SCoJeC Director Ephraim Borowski joined Imam Ibrahim to deliver the Hay of Seaton lecture in Aberdeen University on the topic of "Jewish and Muslim Lives in Scotland".
The event took place in the aftermath of the terrorist attack on two mosques in New Zealand, and Ephraim began by expressing the sympathy and condolences of the Jewish Community with all those affected. He said that once again events showed that hatred knows no boundaries – attacks on Muslims are not only a problem for Muslims but for all of society, as every terrorist atrocity, whether against a synagogue in Pittsburgh or a mosque in New Zealand, serves to normalise such evil.
However, antisemitism fortunately does not define Jewish life in Scotland. Ephraim spoke about the diversity of the Jewish Community of Scotland in terms of demography, geography, and affiliation, and explained why the census gives at best a very approximate picture of the Community. In Scotland the question is about "belonging" and many Jewish people have nothing to belong to, or do not see their Jewishness in religious terms, so he welcomed moves to enable people to identify as culturally, historically, or ethnically Jewish.
The first formal Scottish community was established in Edinburgh just over 200 years ago, and there had been very few Jews in Scotland before the 18th century. A major research project that had just concluded sought to map the arrival and settlement or re-emigration of every Jewish person who had ever lived in Scotland, and this had shown the pattern of immigration, first from Eastern Europe and then refugees and survivors of the Nazis.
SCoJeC's two studies of the experience of Being Jewish in Scotland in 2012 and What's Changed about Being Jewish in Scotland in 2015 had been funded by the Scottish Government in response to some very distressing examples of antisemitism, but the research had also asked participants what they found good about being Jewish in Scotland. In 2012, the findings were largely positive, with one Aberdonian respondent saying that "Scotland's a darn good place to be a Jew".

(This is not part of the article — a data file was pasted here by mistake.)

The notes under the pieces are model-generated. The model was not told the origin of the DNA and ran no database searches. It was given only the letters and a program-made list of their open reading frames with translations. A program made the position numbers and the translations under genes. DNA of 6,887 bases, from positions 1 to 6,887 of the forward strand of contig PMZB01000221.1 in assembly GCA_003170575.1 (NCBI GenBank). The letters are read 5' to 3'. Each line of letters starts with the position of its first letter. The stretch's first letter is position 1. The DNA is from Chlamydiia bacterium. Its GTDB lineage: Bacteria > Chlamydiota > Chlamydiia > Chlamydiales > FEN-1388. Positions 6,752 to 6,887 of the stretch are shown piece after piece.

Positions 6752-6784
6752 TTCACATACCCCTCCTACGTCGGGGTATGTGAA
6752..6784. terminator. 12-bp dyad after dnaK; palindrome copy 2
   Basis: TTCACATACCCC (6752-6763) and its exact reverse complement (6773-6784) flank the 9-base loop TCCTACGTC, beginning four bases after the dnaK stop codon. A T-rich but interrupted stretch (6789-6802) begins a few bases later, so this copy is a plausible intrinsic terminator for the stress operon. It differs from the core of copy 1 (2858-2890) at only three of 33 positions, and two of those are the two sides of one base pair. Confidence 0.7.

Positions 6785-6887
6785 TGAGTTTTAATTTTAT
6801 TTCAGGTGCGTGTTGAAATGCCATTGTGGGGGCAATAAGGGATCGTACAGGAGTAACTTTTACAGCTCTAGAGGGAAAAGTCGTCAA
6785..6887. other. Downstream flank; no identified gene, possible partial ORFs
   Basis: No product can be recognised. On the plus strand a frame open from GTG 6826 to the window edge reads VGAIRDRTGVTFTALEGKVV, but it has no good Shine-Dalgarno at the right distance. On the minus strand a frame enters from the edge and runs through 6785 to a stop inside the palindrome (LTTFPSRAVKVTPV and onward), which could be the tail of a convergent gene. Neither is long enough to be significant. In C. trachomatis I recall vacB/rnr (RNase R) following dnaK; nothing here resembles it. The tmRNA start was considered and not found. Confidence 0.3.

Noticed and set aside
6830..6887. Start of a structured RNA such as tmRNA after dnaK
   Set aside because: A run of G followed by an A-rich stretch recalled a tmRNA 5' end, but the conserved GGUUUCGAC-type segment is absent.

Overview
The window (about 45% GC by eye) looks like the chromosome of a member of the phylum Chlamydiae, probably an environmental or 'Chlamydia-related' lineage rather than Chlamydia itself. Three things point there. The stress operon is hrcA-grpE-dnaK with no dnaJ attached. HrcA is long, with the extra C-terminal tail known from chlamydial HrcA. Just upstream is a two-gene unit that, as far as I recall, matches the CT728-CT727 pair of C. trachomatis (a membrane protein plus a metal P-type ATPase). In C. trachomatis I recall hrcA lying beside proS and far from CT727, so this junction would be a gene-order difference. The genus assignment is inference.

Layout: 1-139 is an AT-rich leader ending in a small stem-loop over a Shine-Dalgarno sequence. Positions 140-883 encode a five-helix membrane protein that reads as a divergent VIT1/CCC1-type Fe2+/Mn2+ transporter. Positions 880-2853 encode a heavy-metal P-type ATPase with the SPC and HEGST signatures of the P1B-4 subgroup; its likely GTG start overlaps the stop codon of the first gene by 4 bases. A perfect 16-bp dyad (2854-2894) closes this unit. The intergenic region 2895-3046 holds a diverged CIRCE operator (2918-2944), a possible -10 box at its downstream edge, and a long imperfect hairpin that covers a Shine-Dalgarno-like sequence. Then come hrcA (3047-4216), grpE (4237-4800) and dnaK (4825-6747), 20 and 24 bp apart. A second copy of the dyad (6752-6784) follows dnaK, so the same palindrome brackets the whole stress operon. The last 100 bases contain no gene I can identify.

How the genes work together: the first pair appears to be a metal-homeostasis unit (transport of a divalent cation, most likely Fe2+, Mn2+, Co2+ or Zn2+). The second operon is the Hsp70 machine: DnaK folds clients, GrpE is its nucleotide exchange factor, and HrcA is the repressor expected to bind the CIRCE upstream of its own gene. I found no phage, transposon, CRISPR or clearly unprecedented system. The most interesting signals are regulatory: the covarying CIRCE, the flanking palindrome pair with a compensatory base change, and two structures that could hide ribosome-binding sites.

By 2014-15 that picture had changed, with significant numbers reporting that they felt alienated and vulnerable and a small number talking about leaving. However, there are many other factors that are influencing the future of the Community, and Ephraim commended the Scottish Government, local government, and other public authorities for being more sensitive to the needs of minority communities.
Imam Ibrahim, who is the Imam of the Spital Mosque in Aberdeen, and Muslim Chaplain to the University, began his talk by chanting a passage of the Koran that emphasises the shared humanity of all people. He said that the Muslim Community in Scotland is mainly located in the cities, and is engaged in outreach and interfaith activities in order to foster positive attitudes to religion in wider society. He is personally committed to such activities, through regular open days in his own mosque, and he also organises a stall in the city centre to promote better understanding of his faith.
The event was chaired by Dr Alessandra Cecolin, Lecturer in the Religions and History of the Middle East at the School of Divinity, History and Philosophy, and it was attended by the Lord Provost of Aberdeen, Barney Crockett, and by Angus Hay, the nephew of Alice and Malcolm Hay in whose memory the lecture is named.